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Simplified Guide to Simple, Configurable and Grouped Products for Magento SEO

Sam Hurley from NovosSam Hurley in Magento, SEO

12th October, 2020

Understanding Simple, Configurable and Grouped Products in Magento for SEO

When you are first exposed to the world of Magento terminology like configurable, simple and grouped products, it can be very confusing. Even those that have used Magento for a few years still get confused.

In this simplified guide, we’ll show you examples of each so you can visualise them for future reference.

We will also provide our opinion on how to approach these from an SEO perspective.

Grouped product SKUs

Probably the easiest one to explain and get out of the way. A grouped product is when multiple SKUs are grouped together on a single URL

Example:  https://savilerowco.com/grey-windowpane-check-tailored-suit-msuit356gry

The url above has 2 different SKUs on the same URL connected e.g. jacket and trousers

These 2 SKUs then live independently of each other on unique urls e.g. https://savilerowco.com/grey-windowpane-check-tailored-suit-jacket-mfj356gry

From an SEO perspective the main challenge you will have is to vary to copy between the pages enough e.g. on the group page you’d want to be referencing both products together rather than copying the same copy identically from each individual url.

Also, ensure your targeting is differentiated so the grouped pages do not compete with the simple urls using the example above you’d be targeting ‘suit’ terms rather than jacket and trousers individually.

This example also has the benefit of targeting ‘suits’ which would not be possible with the individual jackets and trousers living on different urls. Therefore you’ll have a more relevant page to target additional keywords.

Configurable products

Using the same website as a reference, this is an example of configurable products in use:


Notice how the SKU is NOT changing as you change the size of the shoe

The URL is also the same for each SKU too.

In this example, we do not have a URL for the brogue shoes in size 9 and another url for the same shoe in size 10 etc.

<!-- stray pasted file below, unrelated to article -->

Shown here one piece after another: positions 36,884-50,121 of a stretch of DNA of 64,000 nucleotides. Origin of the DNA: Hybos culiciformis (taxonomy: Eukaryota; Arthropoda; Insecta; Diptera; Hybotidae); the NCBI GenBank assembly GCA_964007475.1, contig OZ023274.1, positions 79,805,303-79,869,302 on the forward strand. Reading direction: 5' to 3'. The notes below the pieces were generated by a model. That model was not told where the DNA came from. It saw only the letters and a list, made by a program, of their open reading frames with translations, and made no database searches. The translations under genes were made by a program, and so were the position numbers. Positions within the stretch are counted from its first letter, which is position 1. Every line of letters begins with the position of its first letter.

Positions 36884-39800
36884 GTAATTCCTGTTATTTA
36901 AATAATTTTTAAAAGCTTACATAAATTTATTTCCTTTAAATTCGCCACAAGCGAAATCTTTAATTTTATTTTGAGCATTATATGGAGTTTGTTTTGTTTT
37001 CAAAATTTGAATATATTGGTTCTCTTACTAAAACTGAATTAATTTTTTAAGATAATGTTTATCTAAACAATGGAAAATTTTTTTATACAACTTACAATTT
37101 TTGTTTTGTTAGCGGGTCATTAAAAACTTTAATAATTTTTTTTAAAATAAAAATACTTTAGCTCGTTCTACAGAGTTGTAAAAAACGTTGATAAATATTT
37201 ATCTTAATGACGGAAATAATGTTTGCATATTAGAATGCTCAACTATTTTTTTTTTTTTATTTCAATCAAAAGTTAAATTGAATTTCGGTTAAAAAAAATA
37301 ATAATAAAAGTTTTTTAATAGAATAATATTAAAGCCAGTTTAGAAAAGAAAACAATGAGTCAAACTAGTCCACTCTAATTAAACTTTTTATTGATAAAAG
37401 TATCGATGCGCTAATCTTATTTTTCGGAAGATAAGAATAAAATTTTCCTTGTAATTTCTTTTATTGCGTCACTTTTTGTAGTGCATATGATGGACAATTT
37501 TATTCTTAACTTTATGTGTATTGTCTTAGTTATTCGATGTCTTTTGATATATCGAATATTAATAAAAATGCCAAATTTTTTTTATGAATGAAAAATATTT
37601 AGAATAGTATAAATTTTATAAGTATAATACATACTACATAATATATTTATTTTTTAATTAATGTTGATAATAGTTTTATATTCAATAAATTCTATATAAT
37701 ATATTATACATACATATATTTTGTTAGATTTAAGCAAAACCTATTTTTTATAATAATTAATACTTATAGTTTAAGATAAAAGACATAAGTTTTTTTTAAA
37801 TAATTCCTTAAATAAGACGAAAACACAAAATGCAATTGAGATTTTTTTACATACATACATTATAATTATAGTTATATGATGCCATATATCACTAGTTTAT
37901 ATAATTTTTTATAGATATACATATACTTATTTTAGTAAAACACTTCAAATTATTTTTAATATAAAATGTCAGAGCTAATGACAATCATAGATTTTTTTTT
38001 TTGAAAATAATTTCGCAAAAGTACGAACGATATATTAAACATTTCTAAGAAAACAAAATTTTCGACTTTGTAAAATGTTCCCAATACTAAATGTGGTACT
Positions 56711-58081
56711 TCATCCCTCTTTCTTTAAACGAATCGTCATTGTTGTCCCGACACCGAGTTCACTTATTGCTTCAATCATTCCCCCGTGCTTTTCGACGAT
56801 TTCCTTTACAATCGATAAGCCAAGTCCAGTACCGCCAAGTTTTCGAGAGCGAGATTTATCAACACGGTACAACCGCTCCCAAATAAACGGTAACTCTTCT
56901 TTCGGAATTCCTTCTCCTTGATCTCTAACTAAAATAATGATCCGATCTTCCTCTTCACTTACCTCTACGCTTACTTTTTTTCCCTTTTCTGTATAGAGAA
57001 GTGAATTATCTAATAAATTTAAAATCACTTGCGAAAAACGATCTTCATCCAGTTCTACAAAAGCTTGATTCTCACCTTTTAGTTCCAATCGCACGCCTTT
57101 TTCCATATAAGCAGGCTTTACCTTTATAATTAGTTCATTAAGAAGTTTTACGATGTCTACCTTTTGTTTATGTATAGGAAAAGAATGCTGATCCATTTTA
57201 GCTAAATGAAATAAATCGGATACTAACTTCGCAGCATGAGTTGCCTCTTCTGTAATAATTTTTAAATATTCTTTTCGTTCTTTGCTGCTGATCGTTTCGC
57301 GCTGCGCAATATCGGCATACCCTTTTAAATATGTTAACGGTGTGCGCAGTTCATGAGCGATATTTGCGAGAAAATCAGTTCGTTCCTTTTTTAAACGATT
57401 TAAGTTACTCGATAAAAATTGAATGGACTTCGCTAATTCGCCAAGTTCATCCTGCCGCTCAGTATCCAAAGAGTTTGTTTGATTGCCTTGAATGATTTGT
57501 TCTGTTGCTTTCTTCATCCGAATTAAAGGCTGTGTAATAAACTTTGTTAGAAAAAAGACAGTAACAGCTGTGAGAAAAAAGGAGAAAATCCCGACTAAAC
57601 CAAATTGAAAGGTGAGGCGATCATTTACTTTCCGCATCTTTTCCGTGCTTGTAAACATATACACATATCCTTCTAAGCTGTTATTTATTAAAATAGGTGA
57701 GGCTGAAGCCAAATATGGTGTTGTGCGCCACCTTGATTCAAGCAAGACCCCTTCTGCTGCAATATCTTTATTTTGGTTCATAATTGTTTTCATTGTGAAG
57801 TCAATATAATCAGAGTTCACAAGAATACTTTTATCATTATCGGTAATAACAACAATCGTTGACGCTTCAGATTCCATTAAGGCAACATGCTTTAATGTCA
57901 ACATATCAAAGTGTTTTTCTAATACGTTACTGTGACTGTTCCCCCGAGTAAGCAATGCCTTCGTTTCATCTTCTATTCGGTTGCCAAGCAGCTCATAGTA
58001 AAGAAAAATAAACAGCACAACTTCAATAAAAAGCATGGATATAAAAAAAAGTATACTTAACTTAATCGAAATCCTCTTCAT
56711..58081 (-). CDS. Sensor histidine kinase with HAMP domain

Each variant is neatly managed under the drop down, this doesn’t cause a mess for your seo and is cleaner for users.

Also, notice that you can’t actually checkout unless you have selected a configurable option.

In terms of your SEO, we’d recommend using this for all attributes that have little search demand. For example, if a user is shopping for a Pair of Jeans they usually Google terms around colour, style or brand. Once they have found the jeans they want they will select their size. As a result you wouldn’t want a URL for every Jean size + style + brand + colour – that would get very messy, confusing and cause lots of duplicate content across multiple urls.

A general rule of thumb is if you do not want an seo landing page to target a group of keywords from your PDPs then opt for configurables.

Simple Products

Again if we use the same website as an example:

We can see from the URLs above that these are both for the same product (the polka dot silk tie). However, both colours are across 2 different URLs with 2 different SKUs

From an SEO perspective, this is a good approach to rank for additional colour related search terms. One of the main attributes users search for around fashion products is colour therefore it makes sense to have landing pages to target these longer tail search terms.

A potential negative impact of the above approach is duplicate or semi-duplicate content across all of these pages so you will need to invest some time and effort into updating the copy of each of these pages.

To conclude, from an SEO perspective, the decision on how to set up your products in Magento very much does depend on the product catalogue and the industry you operate in. To take a data driven approach to this decision you can do the following:

  • Keyword research: It will, of course, help you making this decision, including seeing what your competitor PDPs are ranking for
  • Search Term Reports: You can check your search term report in adwords to see the attributes existing customers are using to find your products
  • Internal Search: You can also check your internal search engine terms to see if there’s any attributes being used continuously by existing customers

As a smaller startup, we’d usually recommend having simple products for terms like colour and material (furniture).  However, if you are a much larger brand with large authority you can reduce the reliance on PDPs and focus your SEO authority to higher search volume terms by creating attribute landing pages around your PLPs e.g. using the example of Saville Row above, rather than trying to rank for ‘red polka silk tie’ you can focus efforts to rank for broader terms like ‘red ties’.

If you already have simple implemented and are looking to move to configurables you should 100% check with an SEO consultant as you may see significant traffic drops if you’ve been relying on these pages for a long period of time.

Looking for a detailed guide to Magento SEO? Get it here and optimise your eCommerce site to get the right search traffic.

Sam Hurley from Novos
Article by Sam Hurley
Sam is the Co-founder and Chief Strategy Officer of NOVOS. With nearly a decade-long experience in organic search, Sam has helped many eCom brands grow. His area of expertise includes SEO strategy, Magento, international SEO, and headless CMS with Javascript.

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